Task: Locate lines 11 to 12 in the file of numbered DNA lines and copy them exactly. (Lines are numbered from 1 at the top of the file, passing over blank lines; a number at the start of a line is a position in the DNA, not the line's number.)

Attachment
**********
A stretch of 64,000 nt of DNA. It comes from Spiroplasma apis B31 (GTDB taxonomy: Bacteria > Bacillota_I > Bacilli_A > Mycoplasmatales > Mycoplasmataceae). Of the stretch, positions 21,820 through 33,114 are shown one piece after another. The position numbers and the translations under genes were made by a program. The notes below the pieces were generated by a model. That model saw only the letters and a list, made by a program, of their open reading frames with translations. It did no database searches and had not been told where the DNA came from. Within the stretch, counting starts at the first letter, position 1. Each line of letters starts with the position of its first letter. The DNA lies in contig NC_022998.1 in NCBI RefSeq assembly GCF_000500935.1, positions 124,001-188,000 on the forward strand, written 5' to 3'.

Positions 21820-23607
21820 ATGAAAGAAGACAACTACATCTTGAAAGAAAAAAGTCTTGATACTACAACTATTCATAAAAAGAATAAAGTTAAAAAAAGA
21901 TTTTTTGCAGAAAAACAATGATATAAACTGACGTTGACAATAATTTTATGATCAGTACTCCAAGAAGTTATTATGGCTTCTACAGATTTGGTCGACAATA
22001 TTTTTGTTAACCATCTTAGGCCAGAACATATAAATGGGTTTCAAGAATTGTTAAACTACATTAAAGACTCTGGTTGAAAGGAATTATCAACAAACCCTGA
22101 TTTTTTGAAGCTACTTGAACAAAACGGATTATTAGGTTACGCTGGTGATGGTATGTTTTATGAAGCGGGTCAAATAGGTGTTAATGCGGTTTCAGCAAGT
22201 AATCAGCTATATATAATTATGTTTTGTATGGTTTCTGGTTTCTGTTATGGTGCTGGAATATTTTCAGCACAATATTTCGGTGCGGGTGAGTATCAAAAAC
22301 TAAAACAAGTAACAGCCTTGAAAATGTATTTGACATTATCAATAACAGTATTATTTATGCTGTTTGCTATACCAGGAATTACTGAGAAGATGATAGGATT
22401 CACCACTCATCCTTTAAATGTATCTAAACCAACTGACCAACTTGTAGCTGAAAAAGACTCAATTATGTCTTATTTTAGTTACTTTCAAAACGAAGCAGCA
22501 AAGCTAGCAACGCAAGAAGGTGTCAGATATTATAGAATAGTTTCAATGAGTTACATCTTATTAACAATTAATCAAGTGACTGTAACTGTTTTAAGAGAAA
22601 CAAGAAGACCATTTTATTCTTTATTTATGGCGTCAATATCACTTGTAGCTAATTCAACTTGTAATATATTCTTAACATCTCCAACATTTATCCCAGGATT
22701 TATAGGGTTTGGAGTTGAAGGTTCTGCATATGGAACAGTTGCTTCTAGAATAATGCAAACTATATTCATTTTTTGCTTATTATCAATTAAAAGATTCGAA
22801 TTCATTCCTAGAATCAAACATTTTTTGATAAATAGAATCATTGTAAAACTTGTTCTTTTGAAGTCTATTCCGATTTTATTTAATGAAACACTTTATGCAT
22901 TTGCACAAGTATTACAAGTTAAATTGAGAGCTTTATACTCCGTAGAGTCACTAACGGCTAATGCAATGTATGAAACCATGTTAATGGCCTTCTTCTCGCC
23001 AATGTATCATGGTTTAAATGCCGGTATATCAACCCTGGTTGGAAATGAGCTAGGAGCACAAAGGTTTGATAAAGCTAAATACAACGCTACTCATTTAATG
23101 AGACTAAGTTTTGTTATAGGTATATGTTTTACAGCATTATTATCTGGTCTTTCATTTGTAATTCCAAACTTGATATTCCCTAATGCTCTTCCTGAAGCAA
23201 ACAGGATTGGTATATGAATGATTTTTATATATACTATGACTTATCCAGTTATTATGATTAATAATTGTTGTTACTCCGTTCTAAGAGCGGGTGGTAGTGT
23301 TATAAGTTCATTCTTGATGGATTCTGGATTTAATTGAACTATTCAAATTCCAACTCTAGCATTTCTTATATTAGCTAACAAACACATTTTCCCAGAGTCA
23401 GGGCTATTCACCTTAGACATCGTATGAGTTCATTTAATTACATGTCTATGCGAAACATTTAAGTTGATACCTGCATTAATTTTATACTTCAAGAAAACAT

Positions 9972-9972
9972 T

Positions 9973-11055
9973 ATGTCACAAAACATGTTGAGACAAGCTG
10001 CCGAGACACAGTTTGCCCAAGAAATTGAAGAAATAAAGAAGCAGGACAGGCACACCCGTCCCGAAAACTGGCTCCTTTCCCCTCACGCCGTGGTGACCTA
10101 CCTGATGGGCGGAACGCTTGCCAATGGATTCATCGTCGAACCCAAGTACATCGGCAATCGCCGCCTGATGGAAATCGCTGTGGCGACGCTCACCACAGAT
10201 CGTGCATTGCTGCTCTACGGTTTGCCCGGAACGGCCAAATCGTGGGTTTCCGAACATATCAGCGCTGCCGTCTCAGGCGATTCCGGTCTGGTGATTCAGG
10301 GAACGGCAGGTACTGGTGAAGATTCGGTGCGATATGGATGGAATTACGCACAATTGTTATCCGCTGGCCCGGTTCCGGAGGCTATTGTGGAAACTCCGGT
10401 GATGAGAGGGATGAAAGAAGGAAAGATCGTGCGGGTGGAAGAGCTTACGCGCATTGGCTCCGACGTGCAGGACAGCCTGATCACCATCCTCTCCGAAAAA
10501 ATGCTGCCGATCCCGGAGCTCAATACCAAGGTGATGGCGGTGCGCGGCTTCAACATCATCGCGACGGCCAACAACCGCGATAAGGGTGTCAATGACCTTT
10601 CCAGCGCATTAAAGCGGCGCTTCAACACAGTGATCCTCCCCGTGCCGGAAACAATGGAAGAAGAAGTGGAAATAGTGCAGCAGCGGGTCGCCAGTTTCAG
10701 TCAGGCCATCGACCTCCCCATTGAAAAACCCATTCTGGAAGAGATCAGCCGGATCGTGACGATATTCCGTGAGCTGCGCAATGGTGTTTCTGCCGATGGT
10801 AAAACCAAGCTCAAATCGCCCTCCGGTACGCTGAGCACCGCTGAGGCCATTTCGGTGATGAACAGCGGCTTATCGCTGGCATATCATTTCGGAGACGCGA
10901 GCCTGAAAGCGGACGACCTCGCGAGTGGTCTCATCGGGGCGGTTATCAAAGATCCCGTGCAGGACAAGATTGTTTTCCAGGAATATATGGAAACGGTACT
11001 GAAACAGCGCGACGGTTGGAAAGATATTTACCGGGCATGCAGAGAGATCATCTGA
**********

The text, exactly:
22601 CAAGAAGACCATTTTATTCTTTATTTATGGCGTCAATATCACTTGTAGCTAATTCAACTTGTAATATATTCTTAACATCTCCAACATTTATCCCAGGATT
22701 TATAGGGTTTGGAGTTGAAGGTTCTGCATATGGAACAGTTGCTTCTAGAATAATGCAAACTATATTCATTTTTTGCTTATTATCAATTAAAAGATTCGAA